Another useful tool to mention here is called About.me which helps individuals brand themselves online more easily. You can easily create an eye-catching page with your photo, a short description of your personal and professional background, links to your social networks and to your email.
Since these networks are highly ranked by search engines your personal page is likely to get a top position when people look up your name. It’s also much handier to give your personal page link to others instead of all your social media links and URLs. All these networks have free plans and some offer premium plans as well.
- Go to About.me and set up your personal web page within minutes. Use a high-resolution photo of yourself.
- Link to your personal page from your social profiles and from your websites.
- Add the personal page link to your email signature and to your business card.
If you upgrade your account on About.me, you will be able to use your own domain. This is helpful for the reasons I explained above (more positions to hold for your brand-driven search).
2. Interview and Get Interviewed
Expert interviews are a great way to let your personality shine through. Whether you conduct the interview or you’re the one answering questions, interviews allow you to expose a different, more intimate, side of your personality and to show your expertise.
Audio or video interviews work best because your audience can see and hear you which makes for a much more personal experience.
- Use your social network, forums and top users lists to find thought leaders and influencers in your industry.
- Contact a few influencers and ask to interview them, preferably face to face, via Skype video or phone.
- Post the interview on your website and social networks. Ask the interviewee to do the same.
- Contact relevant radio shows and podcast owners and present yourself as a guest expert willing to get interviewed.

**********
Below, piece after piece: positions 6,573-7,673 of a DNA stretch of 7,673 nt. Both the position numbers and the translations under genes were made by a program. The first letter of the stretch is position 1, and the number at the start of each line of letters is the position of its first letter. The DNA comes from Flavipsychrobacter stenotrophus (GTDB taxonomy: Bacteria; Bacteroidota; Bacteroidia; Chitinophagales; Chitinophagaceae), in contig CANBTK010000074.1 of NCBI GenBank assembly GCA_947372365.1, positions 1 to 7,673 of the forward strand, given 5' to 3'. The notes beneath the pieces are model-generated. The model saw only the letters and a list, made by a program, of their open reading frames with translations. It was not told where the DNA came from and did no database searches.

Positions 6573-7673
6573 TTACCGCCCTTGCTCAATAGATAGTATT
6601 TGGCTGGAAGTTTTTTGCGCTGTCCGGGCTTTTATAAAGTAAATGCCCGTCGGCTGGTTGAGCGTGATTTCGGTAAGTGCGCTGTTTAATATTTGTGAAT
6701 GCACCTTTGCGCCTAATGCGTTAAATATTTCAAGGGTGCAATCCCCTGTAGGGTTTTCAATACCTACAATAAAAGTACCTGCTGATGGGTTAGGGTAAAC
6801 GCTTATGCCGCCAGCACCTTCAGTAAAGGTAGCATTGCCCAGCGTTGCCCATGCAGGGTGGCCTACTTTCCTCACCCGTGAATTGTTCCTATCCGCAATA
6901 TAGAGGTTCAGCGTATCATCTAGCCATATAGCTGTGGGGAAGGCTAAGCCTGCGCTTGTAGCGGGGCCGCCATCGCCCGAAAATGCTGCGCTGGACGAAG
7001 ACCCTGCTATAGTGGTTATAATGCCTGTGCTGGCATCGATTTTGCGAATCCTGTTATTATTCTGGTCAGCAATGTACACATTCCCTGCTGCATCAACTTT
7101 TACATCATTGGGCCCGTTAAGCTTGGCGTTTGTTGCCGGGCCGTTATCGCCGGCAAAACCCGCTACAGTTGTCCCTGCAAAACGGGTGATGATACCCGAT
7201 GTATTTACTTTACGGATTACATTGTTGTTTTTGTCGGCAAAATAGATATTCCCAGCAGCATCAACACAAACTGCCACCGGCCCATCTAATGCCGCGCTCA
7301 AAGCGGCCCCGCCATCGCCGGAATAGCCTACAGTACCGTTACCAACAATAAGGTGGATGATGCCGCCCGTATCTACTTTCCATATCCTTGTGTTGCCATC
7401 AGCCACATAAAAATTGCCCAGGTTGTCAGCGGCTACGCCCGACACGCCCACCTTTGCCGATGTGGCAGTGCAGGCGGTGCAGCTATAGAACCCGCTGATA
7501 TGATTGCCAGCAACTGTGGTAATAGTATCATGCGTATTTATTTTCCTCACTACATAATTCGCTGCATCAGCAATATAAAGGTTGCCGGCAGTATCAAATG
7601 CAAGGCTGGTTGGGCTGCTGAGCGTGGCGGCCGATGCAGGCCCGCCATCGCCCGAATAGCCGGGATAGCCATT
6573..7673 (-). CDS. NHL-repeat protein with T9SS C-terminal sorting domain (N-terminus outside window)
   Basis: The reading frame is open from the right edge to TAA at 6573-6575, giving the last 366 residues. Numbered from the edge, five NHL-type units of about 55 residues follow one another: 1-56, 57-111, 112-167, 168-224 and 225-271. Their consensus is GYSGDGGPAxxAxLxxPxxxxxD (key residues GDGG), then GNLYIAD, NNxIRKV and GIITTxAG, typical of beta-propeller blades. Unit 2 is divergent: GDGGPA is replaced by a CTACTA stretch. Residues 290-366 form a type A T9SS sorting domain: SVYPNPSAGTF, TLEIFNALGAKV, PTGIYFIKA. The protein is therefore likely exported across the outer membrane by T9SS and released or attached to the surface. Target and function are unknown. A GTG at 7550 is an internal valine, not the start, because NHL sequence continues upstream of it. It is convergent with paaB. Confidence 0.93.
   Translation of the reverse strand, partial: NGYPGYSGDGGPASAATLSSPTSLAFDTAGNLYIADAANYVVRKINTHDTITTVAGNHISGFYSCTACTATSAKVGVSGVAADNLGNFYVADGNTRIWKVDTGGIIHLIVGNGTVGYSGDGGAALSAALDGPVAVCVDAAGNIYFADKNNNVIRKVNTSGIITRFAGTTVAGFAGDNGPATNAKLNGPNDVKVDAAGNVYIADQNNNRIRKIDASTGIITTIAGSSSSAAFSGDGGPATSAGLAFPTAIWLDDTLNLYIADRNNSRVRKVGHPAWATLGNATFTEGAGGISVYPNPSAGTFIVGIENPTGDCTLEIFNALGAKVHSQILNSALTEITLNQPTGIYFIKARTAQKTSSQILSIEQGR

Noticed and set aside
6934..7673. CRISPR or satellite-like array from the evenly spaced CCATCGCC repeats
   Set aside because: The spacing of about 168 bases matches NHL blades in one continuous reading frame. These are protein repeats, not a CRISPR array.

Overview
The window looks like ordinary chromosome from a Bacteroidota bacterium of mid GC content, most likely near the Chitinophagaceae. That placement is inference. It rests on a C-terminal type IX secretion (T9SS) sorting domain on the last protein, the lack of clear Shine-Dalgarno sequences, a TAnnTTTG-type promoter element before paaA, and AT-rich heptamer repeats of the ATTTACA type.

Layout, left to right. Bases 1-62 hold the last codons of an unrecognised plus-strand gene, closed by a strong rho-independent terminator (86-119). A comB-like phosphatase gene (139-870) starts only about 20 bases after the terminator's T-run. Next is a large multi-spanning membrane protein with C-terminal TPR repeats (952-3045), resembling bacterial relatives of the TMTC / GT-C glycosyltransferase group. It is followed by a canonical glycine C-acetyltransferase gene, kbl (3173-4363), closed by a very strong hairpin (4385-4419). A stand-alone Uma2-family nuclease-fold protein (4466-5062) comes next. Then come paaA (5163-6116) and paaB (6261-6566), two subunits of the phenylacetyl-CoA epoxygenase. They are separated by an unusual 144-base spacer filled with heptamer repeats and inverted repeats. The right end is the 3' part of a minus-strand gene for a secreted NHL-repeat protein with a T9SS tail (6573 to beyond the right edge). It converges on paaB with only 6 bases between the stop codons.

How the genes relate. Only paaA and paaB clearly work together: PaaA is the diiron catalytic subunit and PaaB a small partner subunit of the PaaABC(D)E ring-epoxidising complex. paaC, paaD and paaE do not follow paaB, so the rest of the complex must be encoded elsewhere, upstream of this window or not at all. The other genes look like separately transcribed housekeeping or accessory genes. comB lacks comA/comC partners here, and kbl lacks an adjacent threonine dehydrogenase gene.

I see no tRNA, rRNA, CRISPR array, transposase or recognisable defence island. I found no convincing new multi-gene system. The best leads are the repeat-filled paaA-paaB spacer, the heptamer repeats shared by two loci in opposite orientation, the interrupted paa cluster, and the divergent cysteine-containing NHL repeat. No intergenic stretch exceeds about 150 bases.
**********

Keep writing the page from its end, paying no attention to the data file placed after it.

- Be forthcoming when asked to be interviewed. Mention your willingness to be interviewed on your About page, media kit and social profiles.
- If you have a team of employees, interview them, encourage them to get interviewed as well and showcase the interviews on the company’s website.
The awesome thing about interviewing niche experts and being interviewed by them is that this effort places you next to those experts in Google’s Knowledge Graph.
In other words, Google starts associating you with those already established entities. If you want to analyze currently present semantic associations of any existing entity, search this name through Text Optimizer, a semantic analysis tool that uses Google as their data source:
3. Get Close and Personal
Even if you’re an introvert sharing even a fraction of your private life can take your business to new heights. You may feel like you always want to appear “professional” to your audience, but this approach could actually be keeping business away from you.
Some of the most successful bloggers I know, such as Leo Babauta, Chris Brogan and Steve Pavlina don’t draw a clear line between their private and business life. How much you are comfortable to share is up to you, but the benefits will be enormous: More people will approach you and your business because they will see you as a friend and as someone they can identify with.
And no, it’s not about telling everybody what you had for breakfast. (Unless it’s really special!)
- An effective place to inject personality into your site and engage is in your post’s intro. Rather than talking in third person, tell a quick story about yourself. Share an experience or a thought you’ve had and then flow naturally to your subject matter